National Instant Criminal Background Check System

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Emblem of the NICS

The National Instant Criminal Background Check System (NICS) is a point-of-sale system for determining eligibility to purchase a firearm in the United States of America. Federal Firearms License (FFL) holders are generally required by law to use the NICS to determine if it is legal to sell a firearm to a prospective purchaser. Mandated by the Brady Handgun Violence Prevention Act of 1993 and launched by the FBI on November 30, 1998, NICS determines if the buyer is prohibited from buying a firearm under the Gun Control Act of 1968. It is linked to the National Crime Information Center and the Interstate Identification Index among other databases maintained by the FBI.[1]

The National Instant Criminal Background Check System is applicable to sales from federally licensed dealers. Sales of firearms by private sellers are allowed to proceed without a background check unless required by state law. These regulations remain in place at gun shows, where no special leniency is granted to licensed sellers, and no additional requirements are placed upon private sellers.

NICS is accessed by an FFL, on the firearm buyer's behalf, by phone or computer. When contacted by phone, the communication is either with an FBI/NICS Examiner, who directly receives the information submitted by the FFL, or by proxy through a Call Center representative, who forwards the information electronically to the NICS. Whether an Examiner or a Call Center representative is contacted depends on the state in which the sale is conducted. When using a computer, an FFL representative can submit the buyer's information using the E-Check system which is a web interface to the NICS. An FFL can be an individual or an organization such as a retail store. An organization registered as an FFL minimizes the overhead involved in managing identification for multiple individuals who are employed by the organization.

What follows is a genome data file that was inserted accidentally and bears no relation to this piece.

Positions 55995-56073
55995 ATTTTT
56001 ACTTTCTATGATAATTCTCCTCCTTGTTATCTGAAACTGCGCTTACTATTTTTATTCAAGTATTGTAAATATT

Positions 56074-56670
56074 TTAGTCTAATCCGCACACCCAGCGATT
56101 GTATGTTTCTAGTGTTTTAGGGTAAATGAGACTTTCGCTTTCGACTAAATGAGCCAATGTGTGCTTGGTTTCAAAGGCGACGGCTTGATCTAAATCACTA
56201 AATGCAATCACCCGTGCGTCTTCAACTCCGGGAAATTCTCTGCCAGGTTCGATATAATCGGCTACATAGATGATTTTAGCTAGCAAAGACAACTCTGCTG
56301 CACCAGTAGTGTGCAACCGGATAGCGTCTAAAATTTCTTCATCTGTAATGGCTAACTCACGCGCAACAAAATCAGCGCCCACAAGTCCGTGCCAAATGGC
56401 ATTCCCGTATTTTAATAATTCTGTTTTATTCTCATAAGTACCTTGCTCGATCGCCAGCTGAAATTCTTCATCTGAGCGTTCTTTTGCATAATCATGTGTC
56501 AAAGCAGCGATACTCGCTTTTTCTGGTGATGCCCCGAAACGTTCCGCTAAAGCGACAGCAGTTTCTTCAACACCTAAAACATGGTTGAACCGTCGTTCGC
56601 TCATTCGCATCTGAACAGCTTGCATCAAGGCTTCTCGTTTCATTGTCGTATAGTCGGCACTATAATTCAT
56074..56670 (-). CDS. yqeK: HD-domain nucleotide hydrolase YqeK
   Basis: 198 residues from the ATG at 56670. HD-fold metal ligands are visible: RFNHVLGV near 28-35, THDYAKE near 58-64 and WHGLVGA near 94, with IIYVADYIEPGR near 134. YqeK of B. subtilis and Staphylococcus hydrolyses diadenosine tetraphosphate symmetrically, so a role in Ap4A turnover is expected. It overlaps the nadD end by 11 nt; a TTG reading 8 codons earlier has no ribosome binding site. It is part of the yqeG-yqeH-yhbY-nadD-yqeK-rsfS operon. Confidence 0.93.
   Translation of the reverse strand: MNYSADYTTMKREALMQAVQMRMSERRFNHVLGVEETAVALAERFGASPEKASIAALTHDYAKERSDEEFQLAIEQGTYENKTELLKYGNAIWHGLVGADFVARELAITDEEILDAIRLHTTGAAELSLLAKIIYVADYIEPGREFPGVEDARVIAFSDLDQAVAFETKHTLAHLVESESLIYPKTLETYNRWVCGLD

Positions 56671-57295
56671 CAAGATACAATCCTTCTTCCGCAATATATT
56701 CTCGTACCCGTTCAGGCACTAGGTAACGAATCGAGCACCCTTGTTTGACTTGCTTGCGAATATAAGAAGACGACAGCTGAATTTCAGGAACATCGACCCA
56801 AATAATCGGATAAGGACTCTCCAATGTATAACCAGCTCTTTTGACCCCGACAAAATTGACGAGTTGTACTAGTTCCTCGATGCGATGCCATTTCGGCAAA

By law, an FFL must receive a response from the NICS within 3 days or the firearm sale can proceed, although the FFL seller is not required to do so. If, after 3 days, the sale is completed and later it is determined the buyer should not have received the firearm, then the firearm must be retrieved.

Firearm Denial Appeals[edit]

If a buyer believes that the denial is erroneous based on a match to a record returned by the National Instant Criminal Background Check System (NICS), the buyer may appeal the decision, by either challenging the accuracy of the record used in the evaluation of the denial or claiming that the record used as basis for the denial is invalid or does not pertain to the buyer.[2] The provisions for appeals are outlined in the NICS Regulations at Title 28, Code of Federal Regulations, Part 25.10, and Subsection 103 (f) and (g) and Section 104 of the Brady Handgun Violence Prevention Act of 1993.

Persons subject to prohibition[edit]

Sections 922(g) and (n) of the Gun Control Act[3] prohibits certain persons from shipping or transporting any firearm in interstate or foreign commerce, or receiving any firearm which has been shipped or transported in interstate or foreign commerce, or possessing any firearm in or affecting commerce. These prohibitions apply to any person who:[1]

In addition to local, state, tribal, and federal agencies voluntarily contributing information to the NICS Index, the NICS Section receives telephone calls from mental health institutions, psychiatrists, police departments, and family members requesting placement of individuals into the NICS Index. Frequently, these are emergency situations and require immediate attention. Any documentation justifying a valid entry into the NICS Index must be available to the originating agencies.[1]


See also[edit]